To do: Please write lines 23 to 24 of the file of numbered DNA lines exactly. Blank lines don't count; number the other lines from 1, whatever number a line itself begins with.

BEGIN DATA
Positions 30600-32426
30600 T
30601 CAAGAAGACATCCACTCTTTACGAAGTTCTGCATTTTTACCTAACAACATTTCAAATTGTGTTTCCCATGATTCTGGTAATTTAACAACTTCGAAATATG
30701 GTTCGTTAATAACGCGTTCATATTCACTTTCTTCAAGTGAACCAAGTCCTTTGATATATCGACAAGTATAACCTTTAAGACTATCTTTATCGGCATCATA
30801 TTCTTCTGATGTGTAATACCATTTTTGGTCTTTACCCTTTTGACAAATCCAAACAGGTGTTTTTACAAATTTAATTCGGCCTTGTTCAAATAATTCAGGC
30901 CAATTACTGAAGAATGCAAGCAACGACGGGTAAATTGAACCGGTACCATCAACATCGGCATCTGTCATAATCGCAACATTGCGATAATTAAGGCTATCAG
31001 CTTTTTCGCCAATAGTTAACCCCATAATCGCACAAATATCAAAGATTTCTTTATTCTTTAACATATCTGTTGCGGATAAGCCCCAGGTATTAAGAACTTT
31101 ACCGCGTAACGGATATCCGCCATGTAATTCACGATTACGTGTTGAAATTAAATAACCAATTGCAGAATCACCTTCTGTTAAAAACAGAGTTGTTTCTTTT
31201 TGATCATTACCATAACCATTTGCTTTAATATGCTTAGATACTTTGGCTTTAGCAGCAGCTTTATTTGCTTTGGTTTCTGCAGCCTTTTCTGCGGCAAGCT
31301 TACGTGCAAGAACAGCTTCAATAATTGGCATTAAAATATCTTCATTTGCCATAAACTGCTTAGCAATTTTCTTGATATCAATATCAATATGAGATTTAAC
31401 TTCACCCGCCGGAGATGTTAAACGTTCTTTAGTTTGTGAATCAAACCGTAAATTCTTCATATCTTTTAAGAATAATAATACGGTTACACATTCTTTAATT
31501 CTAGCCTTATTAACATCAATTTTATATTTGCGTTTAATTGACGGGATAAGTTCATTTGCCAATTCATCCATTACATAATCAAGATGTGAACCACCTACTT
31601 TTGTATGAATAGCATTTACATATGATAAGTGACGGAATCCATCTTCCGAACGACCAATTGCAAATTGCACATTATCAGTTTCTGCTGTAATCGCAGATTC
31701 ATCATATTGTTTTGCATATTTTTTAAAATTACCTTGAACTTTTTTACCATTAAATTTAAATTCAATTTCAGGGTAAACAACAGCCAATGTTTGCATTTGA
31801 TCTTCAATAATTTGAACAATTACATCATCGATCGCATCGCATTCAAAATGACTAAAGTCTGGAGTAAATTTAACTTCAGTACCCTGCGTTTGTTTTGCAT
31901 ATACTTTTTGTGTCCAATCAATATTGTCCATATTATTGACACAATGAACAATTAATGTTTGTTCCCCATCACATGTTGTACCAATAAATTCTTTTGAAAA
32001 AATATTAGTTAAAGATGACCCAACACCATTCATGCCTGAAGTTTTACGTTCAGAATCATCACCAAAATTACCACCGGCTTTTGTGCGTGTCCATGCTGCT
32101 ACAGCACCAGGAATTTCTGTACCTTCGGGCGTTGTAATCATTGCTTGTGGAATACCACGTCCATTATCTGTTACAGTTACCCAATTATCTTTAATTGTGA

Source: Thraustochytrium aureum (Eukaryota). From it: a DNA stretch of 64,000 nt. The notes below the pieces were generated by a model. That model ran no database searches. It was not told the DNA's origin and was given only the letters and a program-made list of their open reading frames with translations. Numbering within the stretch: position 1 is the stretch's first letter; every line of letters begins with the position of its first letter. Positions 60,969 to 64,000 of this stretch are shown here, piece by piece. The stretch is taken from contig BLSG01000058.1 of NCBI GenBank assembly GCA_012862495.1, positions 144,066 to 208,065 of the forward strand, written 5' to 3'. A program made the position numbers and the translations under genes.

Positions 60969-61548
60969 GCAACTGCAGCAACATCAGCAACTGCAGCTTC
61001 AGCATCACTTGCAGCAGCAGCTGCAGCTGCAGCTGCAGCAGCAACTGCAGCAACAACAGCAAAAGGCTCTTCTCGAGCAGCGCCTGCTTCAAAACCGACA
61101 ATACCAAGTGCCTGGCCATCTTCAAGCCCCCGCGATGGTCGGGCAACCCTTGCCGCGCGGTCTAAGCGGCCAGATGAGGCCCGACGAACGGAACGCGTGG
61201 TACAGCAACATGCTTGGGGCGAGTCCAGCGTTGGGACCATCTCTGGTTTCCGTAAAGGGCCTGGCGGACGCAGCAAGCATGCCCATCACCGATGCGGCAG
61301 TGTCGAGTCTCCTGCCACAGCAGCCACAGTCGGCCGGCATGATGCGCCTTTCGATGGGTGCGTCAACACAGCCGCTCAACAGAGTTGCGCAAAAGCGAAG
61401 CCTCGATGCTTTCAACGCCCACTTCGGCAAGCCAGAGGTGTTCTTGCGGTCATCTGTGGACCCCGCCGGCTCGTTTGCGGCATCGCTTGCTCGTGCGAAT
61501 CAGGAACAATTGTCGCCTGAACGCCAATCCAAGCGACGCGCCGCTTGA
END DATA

61101 ATACCAAGTGCCTGGCCATCTTCAAGCCCCCGCGATGGTCGGGCAACCCTTGCCGCGCGGTCTAAGCGGCCAGATGAGGCCCGACGAACGGAACGCGTGG
61201 TACAGCAACATGCTTGGGGCGAGTCCAGCGTTGGGACCATCTCTGGTTTCCGTAAAGGGCCTGGCGGACGCAGCAAGCATGCCCATCACCGATGCGGCAG